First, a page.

Working with a company over the long-term means integrating into their systems and working seamlessly with their teams.

When asking yourself how to negotiate a raise, remember all the hard work (and even unpaid time) you’ve invested in your clients.

You deserve a pay increase for your efforts because it would take them a lot to replace a trusted freelancer like you. Remember, your client has worked just as hard as you have to help you understand their workflows, systems, and expectations.

They don’t want to train someone new; they want you to stay on their team. Don’t be afraid to risk an “ask” with existing, long-term clients.

Yes, a particular company may make up a significant portion of your monthly income; however, they’re just as invested in you as you are in them!

6) Play the Emotional and Gender Game of Pay Raises

Some people (especially women) don’t ask for high enough pay increases and don’t know how to negotiate a raise. You may need to confront some emotional issues to ask for large raises on a regular basis. Women typically negotiate 30% lower raises than men.

Negotiation is not the time to worry about what people think about you; instead of people-pleasing, take your career prospects into account and step up with confidence.

If you’re a female freelancer, drop your fears and doubt. Take this opportunity to set your insecurities aside – for good. Recognize the true value of your work and don’t be afraid to set a high initial target; you can always meet the client in the middle after some negotiation.

Don’t compromise ahead of time out of fear of losing the client. If you feel afraid to ask for what you really want, realize this is a sign of your worth.

If you think you have to be careful to ruffle your clients’ feathers, you’re exactly the kind of person who should ask for more!

7) Increase your Leverage with Multiple Offers

You can easily face your “how to negotiate a raise” fears by getting higher-paying offers from other clients. No matter how successful you are as a freelancer, you should always seek out better and better paying clients.

When you have a big waiting list and a glut of orders, take time to seek out even more work. No matter how good your current situation, you should always make an effort to keep climbing.

Those clients with even deeper pockets are out there – just keep looking!

When you negotiate, let your long-term clients know your new clients pay you substantially more. When this sinks in, they will realize just how badly they want to keep you around.

Take the high ground in freelance negotiations by laying out specific examples of clients who pay great wages. Just take care not to share any protected/proprietary information.

For example, if you’re a freelance writer, you could tell a long-term client about a new company that pays you almost twice your old rates. Let them know you love working with them but you can make a lot more with other companies – and see how they respond.

8) Carefully Accommodate Your Existing Customers

Let your long-term clients know you’re making more with new customers, but don’t beat them over the head with this information. It’s just like relationships; if you tell your partner you could get better treatment from that attractive person you just met, they probably won’t respond well.

When cultivating business relationships, don’t come off as a person who’s ready to jump ship when something better comes along.

Instead, remind your dedicated clients how much you value their support over the months/years. Let them know that even though you make less with them than others, you still want to make things work.

Suggest a compromise between your old/new rates that suits both parties. If your clients know they’re paying more to keep you—but not as much as those shiny new clients—they’ll feel rewarded for their loyalty.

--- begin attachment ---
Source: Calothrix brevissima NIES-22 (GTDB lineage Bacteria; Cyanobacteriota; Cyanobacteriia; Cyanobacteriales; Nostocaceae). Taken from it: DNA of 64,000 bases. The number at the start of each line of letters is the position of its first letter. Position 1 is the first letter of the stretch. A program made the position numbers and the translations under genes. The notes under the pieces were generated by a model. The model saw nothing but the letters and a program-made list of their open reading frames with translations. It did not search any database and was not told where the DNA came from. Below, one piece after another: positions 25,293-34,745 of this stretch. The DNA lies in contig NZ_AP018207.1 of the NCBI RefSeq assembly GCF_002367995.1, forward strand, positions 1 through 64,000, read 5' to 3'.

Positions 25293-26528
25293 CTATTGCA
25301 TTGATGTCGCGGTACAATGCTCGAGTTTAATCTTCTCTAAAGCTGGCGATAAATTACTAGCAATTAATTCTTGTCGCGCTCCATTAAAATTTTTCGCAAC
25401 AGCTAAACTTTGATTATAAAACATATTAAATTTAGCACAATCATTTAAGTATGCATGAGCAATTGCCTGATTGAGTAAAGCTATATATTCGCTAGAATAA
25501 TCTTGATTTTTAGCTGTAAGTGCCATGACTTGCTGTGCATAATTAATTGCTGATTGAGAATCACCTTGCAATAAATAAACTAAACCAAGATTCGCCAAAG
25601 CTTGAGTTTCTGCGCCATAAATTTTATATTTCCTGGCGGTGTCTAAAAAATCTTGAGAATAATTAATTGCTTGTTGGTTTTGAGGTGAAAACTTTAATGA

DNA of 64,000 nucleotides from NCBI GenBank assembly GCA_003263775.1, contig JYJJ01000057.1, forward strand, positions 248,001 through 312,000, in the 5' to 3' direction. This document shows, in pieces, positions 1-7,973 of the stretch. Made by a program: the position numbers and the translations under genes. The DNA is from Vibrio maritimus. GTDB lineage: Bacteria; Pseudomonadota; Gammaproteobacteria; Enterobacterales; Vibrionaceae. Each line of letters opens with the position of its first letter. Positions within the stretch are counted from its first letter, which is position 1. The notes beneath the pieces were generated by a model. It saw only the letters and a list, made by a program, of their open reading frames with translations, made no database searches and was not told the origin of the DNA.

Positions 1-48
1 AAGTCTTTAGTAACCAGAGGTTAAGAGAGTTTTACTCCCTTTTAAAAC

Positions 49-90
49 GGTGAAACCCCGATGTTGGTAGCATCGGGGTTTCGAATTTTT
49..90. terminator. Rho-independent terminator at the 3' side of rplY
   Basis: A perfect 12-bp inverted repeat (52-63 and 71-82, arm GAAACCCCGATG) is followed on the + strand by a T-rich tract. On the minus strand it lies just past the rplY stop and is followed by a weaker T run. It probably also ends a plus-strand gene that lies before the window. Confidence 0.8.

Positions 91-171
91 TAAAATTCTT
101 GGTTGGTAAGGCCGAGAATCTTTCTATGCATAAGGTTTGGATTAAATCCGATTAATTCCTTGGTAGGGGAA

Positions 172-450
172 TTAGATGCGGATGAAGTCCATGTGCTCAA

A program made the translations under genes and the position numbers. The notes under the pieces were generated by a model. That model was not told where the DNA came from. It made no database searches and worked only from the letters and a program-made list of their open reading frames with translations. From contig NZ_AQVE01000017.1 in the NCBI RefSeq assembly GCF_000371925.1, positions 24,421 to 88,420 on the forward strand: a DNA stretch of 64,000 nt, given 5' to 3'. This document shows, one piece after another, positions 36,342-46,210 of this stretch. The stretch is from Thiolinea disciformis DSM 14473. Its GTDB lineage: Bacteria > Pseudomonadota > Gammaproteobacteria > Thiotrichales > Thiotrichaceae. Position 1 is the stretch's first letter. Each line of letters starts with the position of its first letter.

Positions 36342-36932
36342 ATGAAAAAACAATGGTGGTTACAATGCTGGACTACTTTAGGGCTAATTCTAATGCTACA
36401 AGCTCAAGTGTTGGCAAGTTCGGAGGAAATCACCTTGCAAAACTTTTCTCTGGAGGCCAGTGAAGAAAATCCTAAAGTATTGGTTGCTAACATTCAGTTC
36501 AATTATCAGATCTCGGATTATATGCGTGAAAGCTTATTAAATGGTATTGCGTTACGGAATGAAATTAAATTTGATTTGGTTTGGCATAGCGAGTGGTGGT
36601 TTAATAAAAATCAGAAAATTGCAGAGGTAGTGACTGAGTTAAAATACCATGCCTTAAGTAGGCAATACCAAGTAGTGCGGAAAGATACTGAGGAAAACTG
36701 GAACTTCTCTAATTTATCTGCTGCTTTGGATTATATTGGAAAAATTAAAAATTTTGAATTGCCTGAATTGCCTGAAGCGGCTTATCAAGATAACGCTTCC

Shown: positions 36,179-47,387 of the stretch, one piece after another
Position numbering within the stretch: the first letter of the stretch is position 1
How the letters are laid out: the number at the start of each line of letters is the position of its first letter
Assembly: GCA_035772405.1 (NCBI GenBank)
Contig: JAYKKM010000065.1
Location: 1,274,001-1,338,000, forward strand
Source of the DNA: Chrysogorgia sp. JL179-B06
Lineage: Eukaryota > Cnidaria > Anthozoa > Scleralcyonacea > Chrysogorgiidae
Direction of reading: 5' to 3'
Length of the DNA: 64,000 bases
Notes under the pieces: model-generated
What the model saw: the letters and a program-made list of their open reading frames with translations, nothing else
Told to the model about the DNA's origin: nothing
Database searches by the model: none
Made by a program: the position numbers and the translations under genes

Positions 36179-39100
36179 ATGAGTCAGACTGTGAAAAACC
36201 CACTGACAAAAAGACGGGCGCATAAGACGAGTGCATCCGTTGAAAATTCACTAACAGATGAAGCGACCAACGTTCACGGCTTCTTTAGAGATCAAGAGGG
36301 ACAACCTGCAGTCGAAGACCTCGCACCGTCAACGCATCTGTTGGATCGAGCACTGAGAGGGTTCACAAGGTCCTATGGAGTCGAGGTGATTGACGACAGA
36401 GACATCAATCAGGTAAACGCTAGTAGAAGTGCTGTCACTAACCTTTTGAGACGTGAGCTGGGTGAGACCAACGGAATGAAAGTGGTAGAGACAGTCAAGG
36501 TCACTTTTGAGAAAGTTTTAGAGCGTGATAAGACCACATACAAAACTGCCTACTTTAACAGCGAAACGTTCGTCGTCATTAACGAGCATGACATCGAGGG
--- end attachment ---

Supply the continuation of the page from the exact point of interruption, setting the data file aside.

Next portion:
9) Make Rate Increases Part of Your Everyday Business Model

By maintaining a healthy margin between long-term and brand-new clients, you can keep everyone happy. Reward your favorite clients by letting them give you raises that approximate your best new offers. Apply your new, higher rates to prospective customers and always stay one step ahead of the game.

Be proactive; as you establish and maintain good client relationships, use this confidence to your advantage. It feels safe and easy to ask for higher rates when your existing clients provide a reliable volume of work.

Stand on the shoulders of every good client to ask for more from the next. With each step, you’ll learn more about how to negotiate a raise. Make sure to leverage your confidence and ask for more each time.

Always reach for your dream jobs, clients, and rates. Don’t put all your eggs in one basket; instead, set aside a few paid and unpaid work hours to seek out new and better situations. As a freelancer, you’re your own marketing department.

No matter how busy you get, give yourself the gift of reaching for the brass ring. If you contact a few new prospects each week and ask for top pay, you’ll eventually get that next conversion. Leverage your current security into better and better pay and perks as you climb the freelance ladder!

Track Your Freelance Work Hours and Justify Higher Rates

More than anything else, freelancing means adaptability. This work style brings you an unrivaled freedom lifestyle once you know how to negotiate a raise.

However, you must adjust to new workflows, projects, and pay structures with each new client. Use Toggl to easily track (and separate) billable and non-billable time. With our Project Dashboard, it’s easy to calculate default and custom rates and track your real-time expenses. With Toggl’s free and premium software, you can track your time and easily manage the other freelancers on your team.

Raise negotiations can be successful, simple, and painless when you know how to negotiate a raise and present the right information. Use Toggl’s simple and straightforward report-creation tools to provide your clients with the information they need to make good decisions.

Show them the bulk of hours you dedicate to their projects each year. Demonstrate your worth to your clients by showing how much they rely on you. It’s time to leverage your hard work into higher hourly/project rates by providing the data that demonstrate your worth!